One only need to look back a decade before that to her 50th birthday celebration to really see how magnetic and radiant she was. Celebrating her half century was an enormous project for my mum, not because she wanted to celebrate herself, but because she wanted to share everything that she had with as many people as she could, and this just happened to be an excellent opportunity to do so. She indulged herself by having the colour scheme be entirely pink and based around pink roses – but beyond that everything else was for the benefit of her friends and family, and she invited as many of them as she possibly could to come and have a good time together. Pictures from that evening – many of which you’ll see around today – show mum at her absolute best. She looked amazing in her dress, had her makeup done perfectly and had a smile from ear to ear throughout. But even in pictures you can tell that there is a radiance to her that is emanating out from somewhere deeper: that brightly shining glow around her is fuelled by the love in which she was surrounded on that evening. That night over a hundred people were in attendance, and they all loved her and wanted to be with her on that special occasion. She grasped the opportunity to give back to all of them whatever she could, and most importantly show them a fun time – as seemed to be her underlying goal in everything she tried.
Of course, as her son, I experienced this generosity and utter devotion to my happiness through my entire life – although I undoubtedly took it for granted far too often. She always encouraged us to join clubs, take up musical instruments or take part in school plays, amongst many other things. From the time we were kids, every Monday she would bring myself and my best friend Theo home from school, cook us dinner, take us out to Beavers or Cubs, then pick us up again a couple of hours later. Essentially sacrificing this night of the week, every week, for our happiness. As we grew into our teenage years she would come to every band night to see Ryan play drums in rock songs that she’d never listen to in a million years on her own time, but she never failed to be impressed or full of praise for the performances – not only of her son but of all of our friends involved too. Whenever we were involved in a school play – even though we had the smallest roles, or even if it was just a behind-the-scenes role as stage crew – she would make sure she had time in her diary to come and sit through our under-rehearsed, off-key and very amateurish productions, and enjoy them wholeheartedly and sincerely. I could go on to mention all the swimming lessons, French lessons, football practices, rugby matches and who knows what else that she encouraged us to take up, and that she sacrificed her time to drive us to and from. Not to mention all the years of the school run! She was utterly selfless when it came to the people she loved, and it benefitted those around her enormously. It was this kind of encouragement that led me to do things like take Drama GCSE, to be brave enough to know when to change my degree at university, and later on move to South Korea to teach English; things which I never would have thought of doing without the kind of open-hearted and reassuring mother that I had.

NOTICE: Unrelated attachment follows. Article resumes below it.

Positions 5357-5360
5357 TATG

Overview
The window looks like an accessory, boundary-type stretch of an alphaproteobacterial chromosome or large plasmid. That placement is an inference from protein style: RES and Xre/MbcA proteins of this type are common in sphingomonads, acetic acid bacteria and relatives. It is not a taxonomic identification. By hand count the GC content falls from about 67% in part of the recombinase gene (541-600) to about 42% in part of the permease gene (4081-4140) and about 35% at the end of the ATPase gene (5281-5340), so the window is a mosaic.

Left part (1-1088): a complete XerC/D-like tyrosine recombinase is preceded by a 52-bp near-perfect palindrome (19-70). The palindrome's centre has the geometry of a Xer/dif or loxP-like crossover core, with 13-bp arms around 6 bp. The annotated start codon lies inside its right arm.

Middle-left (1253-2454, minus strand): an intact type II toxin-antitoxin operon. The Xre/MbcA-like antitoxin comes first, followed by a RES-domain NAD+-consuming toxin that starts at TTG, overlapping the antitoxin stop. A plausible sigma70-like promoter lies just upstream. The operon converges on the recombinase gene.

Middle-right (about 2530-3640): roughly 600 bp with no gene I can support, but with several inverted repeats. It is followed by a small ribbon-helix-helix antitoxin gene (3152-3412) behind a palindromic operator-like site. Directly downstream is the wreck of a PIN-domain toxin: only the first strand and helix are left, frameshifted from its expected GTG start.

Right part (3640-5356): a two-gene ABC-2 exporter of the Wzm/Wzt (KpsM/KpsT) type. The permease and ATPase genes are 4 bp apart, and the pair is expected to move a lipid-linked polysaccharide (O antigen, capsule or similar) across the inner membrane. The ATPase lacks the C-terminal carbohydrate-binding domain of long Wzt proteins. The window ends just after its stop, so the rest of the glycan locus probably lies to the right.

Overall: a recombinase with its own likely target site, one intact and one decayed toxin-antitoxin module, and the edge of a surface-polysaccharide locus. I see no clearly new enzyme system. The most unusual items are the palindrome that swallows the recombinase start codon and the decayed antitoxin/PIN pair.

Throughout our teenage years we always had so many friends coming over all the time that we joked that our house might as well have a revolving door installed. Even though our teenage comrades would arrive in droves, take over the house, make so much noise, stay up late, eat her out of house and home and track mud from the garden all over the place, she never complained. She never said no to inviting someone over and always seemed glad to see our friends and talk to them. Even if on the surface it might seem there would be nothing for an adult to discuss with a teen boy, she always had a smile on and our friends appreciated her warm and welcoming ways.